Are your company’s donated services and tangible product recorded and communicated with your non-profit clients?

After more than a decade of working with non-profits, it always amazed me how difficult it was to get an invoice for donated services and tangible products from for-profit donors. This is such a missed opportunity on the part of for-profit firms. Let’s explore why. 

Corporate social responsibility is an important strategy in promoting your brand in today’s business environment. Your customers want to do business with firms that invest in the community. 

Gift of Service

Many companies allow employees to donate their professional time to non-profit charities. While the value of this donated time is not a tax write-off for your business, it helps tell the story of how your company is giving back to the community. 

Let’s say your organization is a for-profit accounting firm. Each month, your staff donate $2,000 of professional accounting services to a local non-profit. Because no payment is requested by your firm, most for-profits simply do not bill for the service.  

Always bill for the fair value of donated services that require specialized skills provided by your staff who have those skills that would have otherwise been purchased. Discount the invoice to account for your donation to the charity. In the example above, the accounting firm would generate an invoice as with any other client, then add a line for Gift of Service Discount of $2,000. 

The reason to do this is threefold:

  1. The charity is able to report the value of this donation on the financials. This is important information for the non-profit board in the event that those donated services are not available in the future. They will know how much they will need to budget to cover these costs in the event your firm can no longer provide this service at a discount.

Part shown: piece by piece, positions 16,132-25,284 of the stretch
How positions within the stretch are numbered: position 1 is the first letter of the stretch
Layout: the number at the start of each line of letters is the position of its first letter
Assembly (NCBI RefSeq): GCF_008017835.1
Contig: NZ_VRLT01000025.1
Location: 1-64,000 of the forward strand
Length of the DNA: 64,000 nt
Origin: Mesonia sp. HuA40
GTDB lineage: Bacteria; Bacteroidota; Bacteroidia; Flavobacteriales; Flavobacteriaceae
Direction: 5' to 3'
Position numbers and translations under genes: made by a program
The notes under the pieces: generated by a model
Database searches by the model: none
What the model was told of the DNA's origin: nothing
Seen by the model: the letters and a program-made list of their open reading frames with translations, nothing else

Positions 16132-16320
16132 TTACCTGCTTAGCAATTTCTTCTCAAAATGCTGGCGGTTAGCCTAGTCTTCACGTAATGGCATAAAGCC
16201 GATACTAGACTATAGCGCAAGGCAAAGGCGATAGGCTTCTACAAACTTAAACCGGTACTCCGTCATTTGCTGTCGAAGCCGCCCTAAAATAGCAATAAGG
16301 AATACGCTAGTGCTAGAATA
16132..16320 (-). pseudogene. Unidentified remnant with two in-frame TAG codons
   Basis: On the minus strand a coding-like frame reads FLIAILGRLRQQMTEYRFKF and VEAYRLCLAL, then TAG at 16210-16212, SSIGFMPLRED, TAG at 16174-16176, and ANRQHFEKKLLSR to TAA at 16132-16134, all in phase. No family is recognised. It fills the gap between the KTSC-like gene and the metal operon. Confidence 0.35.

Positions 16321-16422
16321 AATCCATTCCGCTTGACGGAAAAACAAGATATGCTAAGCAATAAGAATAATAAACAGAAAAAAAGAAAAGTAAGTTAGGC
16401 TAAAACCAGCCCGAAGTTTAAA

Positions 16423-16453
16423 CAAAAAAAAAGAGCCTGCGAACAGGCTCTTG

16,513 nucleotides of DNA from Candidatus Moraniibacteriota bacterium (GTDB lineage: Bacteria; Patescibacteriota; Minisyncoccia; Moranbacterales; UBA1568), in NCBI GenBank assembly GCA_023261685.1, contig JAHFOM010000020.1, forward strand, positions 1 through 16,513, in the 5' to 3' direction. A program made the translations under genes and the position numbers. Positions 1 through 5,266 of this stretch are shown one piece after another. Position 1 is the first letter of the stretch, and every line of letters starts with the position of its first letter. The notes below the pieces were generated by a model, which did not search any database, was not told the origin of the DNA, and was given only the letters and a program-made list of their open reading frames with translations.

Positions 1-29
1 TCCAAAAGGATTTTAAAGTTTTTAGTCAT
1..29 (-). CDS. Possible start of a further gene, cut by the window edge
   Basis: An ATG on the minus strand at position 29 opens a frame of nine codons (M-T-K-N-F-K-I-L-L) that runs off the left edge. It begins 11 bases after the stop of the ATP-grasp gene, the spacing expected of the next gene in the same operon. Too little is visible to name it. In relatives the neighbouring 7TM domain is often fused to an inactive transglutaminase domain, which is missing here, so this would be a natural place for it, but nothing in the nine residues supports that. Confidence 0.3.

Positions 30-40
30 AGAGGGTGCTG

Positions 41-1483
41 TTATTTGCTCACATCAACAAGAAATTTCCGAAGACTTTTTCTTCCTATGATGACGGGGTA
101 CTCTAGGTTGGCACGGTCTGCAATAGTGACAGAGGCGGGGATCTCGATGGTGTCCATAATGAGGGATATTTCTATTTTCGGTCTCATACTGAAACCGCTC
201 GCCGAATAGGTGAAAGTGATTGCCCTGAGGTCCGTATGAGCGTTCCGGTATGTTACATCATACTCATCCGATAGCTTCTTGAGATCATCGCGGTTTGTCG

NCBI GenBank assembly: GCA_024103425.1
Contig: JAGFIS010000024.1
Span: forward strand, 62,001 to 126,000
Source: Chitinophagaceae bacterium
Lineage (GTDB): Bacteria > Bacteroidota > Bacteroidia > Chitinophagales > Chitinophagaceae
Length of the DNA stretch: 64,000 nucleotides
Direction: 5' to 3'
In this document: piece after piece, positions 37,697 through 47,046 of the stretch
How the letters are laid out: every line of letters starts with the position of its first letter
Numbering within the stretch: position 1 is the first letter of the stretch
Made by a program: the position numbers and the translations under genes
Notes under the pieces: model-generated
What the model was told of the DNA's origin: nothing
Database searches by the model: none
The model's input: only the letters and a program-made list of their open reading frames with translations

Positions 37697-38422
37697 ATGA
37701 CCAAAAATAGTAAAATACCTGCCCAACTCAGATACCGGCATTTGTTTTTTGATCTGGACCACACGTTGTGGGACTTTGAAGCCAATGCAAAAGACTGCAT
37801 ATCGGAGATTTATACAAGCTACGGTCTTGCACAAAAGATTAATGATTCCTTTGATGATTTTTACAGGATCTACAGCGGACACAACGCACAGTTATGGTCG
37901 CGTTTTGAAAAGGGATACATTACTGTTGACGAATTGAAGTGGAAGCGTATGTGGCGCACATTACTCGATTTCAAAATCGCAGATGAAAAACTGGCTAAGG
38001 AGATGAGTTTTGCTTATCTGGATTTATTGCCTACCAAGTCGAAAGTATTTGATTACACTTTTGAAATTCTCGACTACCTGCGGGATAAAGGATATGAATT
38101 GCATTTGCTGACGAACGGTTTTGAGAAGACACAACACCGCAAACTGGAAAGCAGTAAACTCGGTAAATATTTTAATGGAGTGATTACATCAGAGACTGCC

2. Charities generally have tiered donor giving levels. As the value of your company’s donations stack up, you may receive increased recognition by the charity.
  3. Tracking this information is highly useful to your communications and public relations team. An accurate record of charitable giving and staff volunteerism helps to tell the story of your investment in the local community.

Gifts in Kind

Gifts in kind are generally pieces of tangible property or rights to property, such as discounted use of facilities, free/discounted advertising, donated food, and property such as furniture and supplies. These gifts may help reduce your company’s tax burden.

The IRS requires that the donor provides the fair market value of their gifts in kind to the charity. For gifts with a value of more than $5,000, you must obtain an independent appraisal for tax purposes. Receipts for the items purchased and donated will help provide this documentation too. 

If you wish to report the value of gifts in kind on your company’s tax return, make sure to get a charitable receipt from the non-profit confirming they received the donated product. 

Lastly, share your company’s charitable activities with our communications team so they can share the news with your customers and other stakeholders.